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Old 06 September 2007, 04:31   #11
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I too come from a diving background and would highly recommend the RYA Advanced course.
BS-AC (along with the other diving associations) have produced a very good guide for (non commercial dive ribs) ie ribs used by individuals and clubs. It covers all the mandatory and optional equipment to be carried, along with many other aspects.

A copy can be downloaded from
http://www.bsac.org/uploads/document...delines_04.pdf


Pete
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Old 09 September 2007, 14:07   #12
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Only just picked this one up..

Talk to the guys at Compass Sea School down the road from you at Portishead - excellent guys and very happy to advise on any aspects.
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Old 11 September 2007, 16:19   #13
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Thanks for the further info guys!!!

Can anyone point me in the direction of the current syllabus for this Advanced Course?

Cheers,

Orve
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Old 11 September 2007, 16:24   #14
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In the first instance check out HERE
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Old 11 September 2007, 16:28   #15
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Quote:
Originally Posted by ashbypower View Post
In the first instance check out HERE
Thanks,

But anything in slightly more detail than:
Quote:
Includes pilotage, navigation and boat handling techniques for planing boats on coastal waters by day and night.
Well, actually, a lot more detailed?

Cheers,

Orve.
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Old 12 September 2007, 03:06   #16
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When I was thinking about doing the advanced course finding information was not easy. I came accross this somewhere, sorry I do not remember where I got it from.

RYA Advanced – Powerboat

Aim: To teach boat handling, seamanship, pilotage and navigation up to the standards required to drive a planing powerboat safely by day and night in tidal coastal waters with which the candidate may be familiar.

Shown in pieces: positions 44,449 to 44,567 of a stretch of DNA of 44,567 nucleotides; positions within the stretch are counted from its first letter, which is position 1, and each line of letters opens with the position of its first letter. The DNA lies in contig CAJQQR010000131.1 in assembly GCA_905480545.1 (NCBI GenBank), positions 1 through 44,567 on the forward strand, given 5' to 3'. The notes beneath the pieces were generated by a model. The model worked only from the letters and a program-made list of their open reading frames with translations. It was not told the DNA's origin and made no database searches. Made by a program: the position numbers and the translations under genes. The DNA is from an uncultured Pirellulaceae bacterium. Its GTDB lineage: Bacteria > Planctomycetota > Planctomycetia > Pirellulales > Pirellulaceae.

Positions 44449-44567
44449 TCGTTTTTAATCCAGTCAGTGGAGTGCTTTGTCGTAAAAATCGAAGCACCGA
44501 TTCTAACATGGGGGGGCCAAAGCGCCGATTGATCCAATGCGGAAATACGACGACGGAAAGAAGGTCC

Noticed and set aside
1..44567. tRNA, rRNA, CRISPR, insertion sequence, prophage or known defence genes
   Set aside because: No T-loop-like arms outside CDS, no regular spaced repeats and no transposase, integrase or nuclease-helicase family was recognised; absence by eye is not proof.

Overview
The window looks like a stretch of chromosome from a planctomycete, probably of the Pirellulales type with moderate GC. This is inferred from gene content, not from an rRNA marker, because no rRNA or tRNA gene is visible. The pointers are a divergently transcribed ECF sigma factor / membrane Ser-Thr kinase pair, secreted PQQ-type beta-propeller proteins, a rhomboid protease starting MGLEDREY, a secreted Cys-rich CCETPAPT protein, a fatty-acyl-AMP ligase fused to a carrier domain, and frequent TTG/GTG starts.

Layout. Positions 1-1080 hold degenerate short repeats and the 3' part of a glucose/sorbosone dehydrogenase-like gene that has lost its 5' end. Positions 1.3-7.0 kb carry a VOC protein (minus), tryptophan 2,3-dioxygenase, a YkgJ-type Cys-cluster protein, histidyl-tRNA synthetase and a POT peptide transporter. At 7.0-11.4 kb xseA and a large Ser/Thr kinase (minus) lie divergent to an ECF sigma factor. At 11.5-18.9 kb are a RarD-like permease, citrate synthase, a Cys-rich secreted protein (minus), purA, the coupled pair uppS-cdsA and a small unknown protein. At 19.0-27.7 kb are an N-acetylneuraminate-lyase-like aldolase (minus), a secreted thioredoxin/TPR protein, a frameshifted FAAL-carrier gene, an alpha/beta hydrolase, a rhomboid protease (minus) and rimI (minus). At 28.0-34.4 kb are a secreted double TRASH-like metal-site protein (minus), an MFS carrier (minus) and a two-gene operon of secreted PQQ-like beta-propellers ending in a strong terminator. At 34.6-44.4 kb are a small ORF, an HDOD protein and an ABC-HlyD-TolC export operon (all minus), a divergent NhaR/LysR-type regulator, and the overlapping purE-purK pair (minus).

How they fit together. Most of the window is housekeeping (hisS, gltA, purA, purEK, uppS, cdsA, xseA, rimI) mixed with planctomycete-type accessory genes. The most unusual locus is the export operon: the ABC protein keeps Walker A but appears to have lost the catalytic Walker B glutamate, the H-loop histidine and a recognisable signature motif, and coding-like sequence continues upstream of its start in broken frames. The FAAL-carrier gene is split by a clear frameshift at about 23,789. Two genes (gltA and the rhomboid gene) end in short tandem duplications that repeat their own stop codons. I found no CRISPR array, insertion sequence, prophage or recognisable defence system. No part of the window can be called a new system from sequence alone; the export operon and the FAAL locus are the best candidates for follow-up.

Ratio: 1: 6 (using two boats)

Assumed knowledge: Candidates should be competent to the standard of the RYA Intermediate Powerboat certificate with a thorough knowledge of navigation and chartwork to the level of the Day Skipper theory shorebased certificate.

You are required to hold a first aid certificate and a VHF operator’s certificate.

Duration: 2 days & 1 evening

Minimum age: 17

PRACTICAL

Preparation for sea

Can:

- Prepare the powerboat
- Carry out fuel and engine checks
- Stow and secure gear

Boat handling

Knowledge of:

- Differences for a twin engine vessel

Understands:

- Characteristics of various hull forms and propeller configurations
- Action to be taken in rough weather

Can:

- Demonstrate a practical understanding and correct use of power trim and trim tabs
- Demonstrate an awareness of the effects of wind and tide when manoeuvring, including:
- Steering to transits
- Turning in a confined space
- Berthing in various conditions of wind and tide
- Picking up and leaving a mooring buoy
- Demonstrate the use of an appropriate length kill cord at all times

Passage making and responsibility as skipper

Understands:

- The importance of pre-trip planning
- Planning and making coastal passages, taking into account the relevant navigational hazards, the type of boat and the strengths of the crew
- Chart plotter and radar, their advantages and limitations

Can:

- Carry out pilotage plans and pilotage for entry into or departure from harbour
- Use leading and clearing lines, transits, back bearings and soundings as aids to pilotage
- Use GPS and understand its limitations in pilotage
- Navigate using soundings

Meterology

Knowledge of:

- Terms used in shipping forecasts; including the Beaufort scale, and their significance to small craft

Understands:

- Sources of forecast information and interpretation of forecasts including synoptic charts
- The significance of meteorological trends

Rules of the road

Can:

- Apply the international regulations for preventing collisions at sea

Use of engines

Knowledge of:

- How to change a propeller